Nico Muhly


BY Chris WhibbsPublished Jul 23, 2008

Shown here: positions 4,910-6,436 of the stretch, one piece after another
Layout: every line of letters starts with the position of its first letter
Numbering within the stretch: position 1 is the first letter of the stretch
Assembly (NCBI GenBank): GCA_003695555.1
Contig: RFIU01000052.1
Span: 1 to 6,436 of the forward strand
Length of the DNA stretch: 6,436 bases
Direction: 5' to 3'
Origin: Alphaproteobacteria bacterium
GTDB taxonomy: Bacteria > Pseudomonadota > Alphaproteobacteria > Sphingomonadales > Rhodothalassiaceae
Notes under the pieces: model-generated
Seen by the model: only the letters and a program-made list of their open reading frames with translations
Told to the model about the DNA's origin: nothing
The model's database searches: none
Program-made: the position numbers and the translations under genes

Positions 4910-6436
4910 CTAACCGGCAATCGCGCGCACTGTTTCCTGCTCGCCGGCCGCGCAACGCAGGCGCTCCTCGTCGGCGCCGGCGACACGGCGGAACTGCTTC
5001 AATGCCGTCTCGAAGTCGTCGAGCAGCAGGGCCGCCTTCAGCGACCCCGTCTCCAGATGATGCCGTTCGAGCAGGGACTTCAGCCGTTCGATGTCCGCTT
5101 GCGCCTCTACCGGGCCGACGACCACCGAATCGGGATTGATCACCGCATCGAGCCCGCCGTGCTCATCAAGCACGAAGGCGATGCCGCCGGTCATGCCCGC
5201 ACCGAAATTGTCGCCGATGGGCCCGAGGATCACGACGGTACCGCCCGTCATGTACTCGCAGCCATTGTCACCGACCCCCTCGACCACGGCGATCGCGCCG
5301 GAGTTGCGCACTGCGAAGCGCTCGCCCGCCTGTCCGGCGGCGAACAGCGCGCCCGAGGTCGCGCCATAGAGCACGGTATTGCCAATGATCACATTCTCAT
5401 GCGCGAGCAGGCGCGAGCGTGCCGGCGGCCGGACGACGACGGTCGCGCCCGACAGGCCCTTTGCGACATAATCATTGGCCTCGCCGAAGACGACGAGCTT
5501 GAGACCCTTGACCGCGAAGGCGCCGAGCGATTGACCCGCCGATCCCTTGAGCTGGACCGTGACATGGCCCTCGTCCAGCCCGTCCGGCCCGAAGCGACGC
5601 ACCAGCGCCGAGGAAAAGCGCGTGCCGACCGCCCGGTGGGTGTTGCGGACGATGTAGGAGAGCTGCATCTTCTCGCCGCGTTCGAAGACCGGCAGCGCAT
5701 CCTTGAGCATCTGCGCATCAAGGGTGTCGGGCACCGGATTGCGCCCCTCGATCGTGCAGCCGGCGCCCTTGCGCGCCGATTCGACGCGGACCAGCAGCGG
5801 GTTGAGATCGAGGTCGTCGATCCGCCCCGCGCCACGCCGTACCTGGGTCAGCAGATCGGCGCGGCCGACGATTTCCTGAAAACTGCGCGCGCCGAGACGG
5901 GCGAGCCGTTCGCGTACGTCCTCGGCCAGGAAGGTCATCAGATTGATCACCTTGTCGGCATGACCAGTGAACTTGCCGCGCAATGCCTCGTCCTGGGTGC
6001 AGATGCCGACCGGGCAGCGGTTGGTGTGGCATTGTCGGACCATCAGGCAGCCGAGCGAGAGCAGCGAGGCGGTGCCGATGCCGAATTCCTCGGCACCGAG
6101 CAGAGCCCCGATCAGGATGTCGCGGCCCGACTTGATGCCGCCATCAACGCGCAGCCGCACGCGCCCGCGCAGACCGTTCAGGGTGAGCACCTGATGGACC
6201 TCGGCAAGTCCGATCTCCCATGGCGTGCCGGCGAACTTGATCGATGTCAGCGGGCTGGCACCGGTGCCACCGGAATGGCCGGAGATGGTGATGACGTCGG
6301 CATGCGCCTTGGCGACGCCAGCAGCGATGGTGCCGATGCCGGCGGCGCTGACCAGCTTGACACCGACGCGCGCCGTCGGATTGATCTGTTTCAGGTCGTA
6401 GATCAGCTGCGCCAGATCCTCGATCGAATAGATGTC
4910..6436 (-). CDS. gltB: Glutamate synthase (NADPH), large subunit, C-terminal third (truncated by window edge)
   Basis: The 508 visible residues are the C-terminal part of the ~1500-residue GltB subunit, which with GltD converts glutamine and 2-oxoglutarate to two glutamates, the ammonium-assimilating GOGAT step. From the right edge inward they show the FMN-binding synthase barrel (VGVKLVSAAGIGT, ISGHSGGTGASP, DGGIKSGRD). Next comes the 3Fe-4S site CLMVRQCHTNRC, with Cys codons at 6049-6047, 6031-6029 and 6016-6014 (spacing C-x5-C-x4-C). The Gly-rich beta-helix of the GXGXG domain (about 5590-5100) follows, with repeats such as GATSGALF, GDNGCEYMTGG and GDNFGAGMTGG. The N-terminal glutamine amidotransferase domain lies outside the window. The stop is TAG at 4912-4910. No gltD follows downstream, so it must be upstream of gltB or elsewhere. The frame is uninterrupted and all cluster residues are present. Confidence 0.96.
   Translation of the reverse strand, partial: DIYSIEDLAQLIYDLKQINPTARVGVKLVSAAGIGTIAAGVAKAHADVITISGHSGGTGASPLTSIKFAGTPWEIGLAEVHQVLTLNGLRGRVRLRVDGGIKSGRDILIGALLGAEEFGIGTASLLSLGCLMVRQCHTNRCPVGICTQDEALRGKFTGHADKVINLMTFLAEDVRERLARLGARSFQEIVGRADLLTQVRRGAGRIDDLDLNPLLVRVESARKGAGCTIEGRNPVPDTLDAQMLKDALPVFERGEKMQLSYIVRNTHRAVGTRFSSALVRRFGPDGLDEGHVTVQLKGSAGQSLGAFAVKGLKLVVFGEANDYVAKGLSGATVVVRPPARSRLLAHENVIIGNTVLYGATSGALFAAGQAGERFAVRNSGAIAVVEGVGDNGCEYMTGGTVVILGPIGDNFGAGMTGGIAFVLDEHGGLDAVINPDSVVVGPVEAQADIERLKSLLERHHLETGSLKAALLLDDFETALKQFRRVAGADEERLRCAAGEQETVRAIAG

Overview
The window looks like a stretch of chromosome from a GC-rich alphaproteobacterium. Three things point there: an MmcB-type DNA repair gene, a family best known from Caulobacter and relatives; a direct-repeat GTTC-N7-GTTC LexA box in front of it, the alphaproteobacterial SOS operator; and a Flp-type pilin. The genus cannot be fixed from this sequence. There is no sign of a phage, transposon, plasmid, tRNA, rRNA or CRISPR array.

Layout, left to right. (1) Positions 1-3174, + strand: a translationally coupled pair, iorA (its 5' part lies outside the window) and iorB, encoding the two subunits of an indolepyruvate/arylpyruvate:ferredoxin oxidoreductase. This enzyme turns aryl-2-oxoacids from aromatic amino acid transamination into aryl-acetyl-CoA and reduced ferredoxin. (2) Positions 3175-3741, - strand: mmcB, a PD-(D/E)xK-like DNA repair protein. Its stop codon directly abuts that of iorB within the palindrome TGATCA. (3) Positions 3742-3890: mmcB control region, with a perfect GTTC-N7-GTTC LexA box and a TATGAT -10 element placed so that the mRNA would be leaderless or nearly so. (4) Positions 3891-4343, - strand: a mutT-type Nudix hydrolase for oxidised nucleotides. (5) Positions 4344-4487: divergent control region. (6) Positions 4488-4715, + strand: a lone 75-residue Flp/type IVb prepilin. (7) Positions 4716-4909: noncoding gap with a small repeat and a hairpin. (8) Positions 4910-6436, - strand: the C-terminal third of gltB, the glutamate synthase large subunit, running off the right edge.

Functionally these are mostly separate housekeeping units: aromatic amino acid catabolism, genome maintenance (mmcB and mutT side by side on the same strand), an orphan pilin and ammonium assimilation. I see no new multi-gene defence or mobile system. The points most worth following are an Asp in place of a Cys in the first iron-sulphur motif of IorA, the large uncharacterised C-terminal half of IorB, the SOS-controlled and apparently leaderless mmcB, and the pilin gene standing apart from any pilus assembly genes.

Far beyond just a string arranger in demand for bands like the National, Björk and Will Oldham, Nico Muhly is a highly accomplished composer with a degree from Julliard. Yet, Muhly’s compositions actually are more musical accompaniments to his thought experiments. On the four-part "Mothertongue,” he has mezzo-soprano Abigail Fisher sing her previous address, zip codes and other odd numbers then layers these in a glorious frenzy of synth and doom-heavy bass rumblings. The fourth part, "Monster,” captures this insanity at its peak perfectly. The most primal of Muhly’s compositions is the final three-part number, "The Only Tune,” which features Sam Amidon doing his folk thing. The first part, "The Two Sisters,” is far from a folk tune, as the morass of electronic layers and sheer noise makes us feel like Muhly is reaching for the past through the glut of future noise. Only on the final part do we get Amidon’s voice, crystal-clear and perfectly plaintive. This is a journey that’s both intriguing and highly original, but it does feel as if Muhly is reaching for the epic when, really, he does so much better with the simple.

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